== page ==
Cultural sensitivity is also often a requirement in effective communication. In certain communities, peacekeepers may need to use indirect or subtle communication instead of assertive styles. Peacekeepers can build trust and rapport with the local people by adjusting how they communicate to fit different cultures.
Building and gaining trust between local communities and peacekeeping actors can take considerable time and effort. Equally challenging is establishing effective peacekeeping coordination mechanisms and structures that are acceptable to all stakeholders.
While peacekeeping and peacebuilding are distinct approaches, they are also complementary. Peacekeeping is often the first step in promoting peace and stability in areas of conflict. Meanwhile, peacebuilding is a long-term process. Its goal is to address the root causes of conflict and create lasting peace.
The UN mission in Sierra Leone, called<span class="span"><span id=hint class="box-source">UNAMSIL</span><div class="popover">Source:<br><br><div>Olonisakin, F. Peacekeeping in Sierra Leone: the story of UNAMSIL. Lynne Rienner Publishers, 2007.</div></div></span>, began in 1999 to help stop the civil war. Many commentators called it a successful peacekeeping effort. The mission helped stop the fighting, create conditions for peace, and organise free elections. It helped restore overall stability in Sierra Leone.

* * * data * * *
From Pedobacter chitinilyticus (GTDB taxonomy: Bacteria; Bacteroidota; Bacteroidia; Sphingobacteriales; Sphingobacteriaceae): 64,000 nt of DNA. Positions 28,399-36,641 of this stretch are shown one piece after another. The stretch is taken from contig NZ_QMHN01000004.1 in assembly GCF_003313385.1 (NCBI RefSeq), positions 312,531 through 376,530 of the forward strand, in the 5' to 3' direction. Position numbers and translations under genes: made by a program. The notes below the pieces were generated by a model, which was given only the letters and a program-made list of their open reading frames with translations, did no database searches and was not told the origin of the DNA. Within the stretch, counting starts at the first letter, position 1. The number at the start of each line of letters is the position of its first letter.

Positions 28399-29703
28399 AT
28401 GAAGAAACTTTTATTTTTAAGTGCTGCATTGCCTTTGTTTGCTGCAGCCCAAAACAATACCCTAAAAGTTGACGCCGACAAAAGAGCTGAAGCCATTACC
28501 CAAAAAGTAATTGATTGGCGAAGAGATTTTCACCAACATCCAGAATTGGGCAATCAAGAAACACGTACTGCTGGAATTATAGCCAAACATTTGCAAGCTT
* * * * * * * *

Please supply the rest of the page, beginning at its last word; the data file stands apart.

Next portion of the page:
<h6 class="textbox" font-size:14px>The UNAMIR’s mandate meant the peacekeeping force could not intervene militarily. Some UN staff based in Rwanda were killed at the start of the genocide, with no possibility to retaliate, making it difficult for peacekeeping force to operate. This resulted in the withdrawal of peacekeepers, leaving the population exposed and vulnerable to more mass killings.</h6>
On the other side of the spectrum, one example of an unsuccessful peacekeeping operation is the<span class="span"><span id=hint class="box-source">United Nations Assistance Mission for Rwanda</span><div class="popover">Source:<br><br><div>Des Forges, A. L. and Kuperman, A. J. Shame: Rationalizing Western Apathy on Rwanda. Foreign Affairs, 2000.</div></div></span>(UNAMIR) during the Rwandan genocide in 1994. The mission was allegedly not prepared well enough to handle the increasing violence.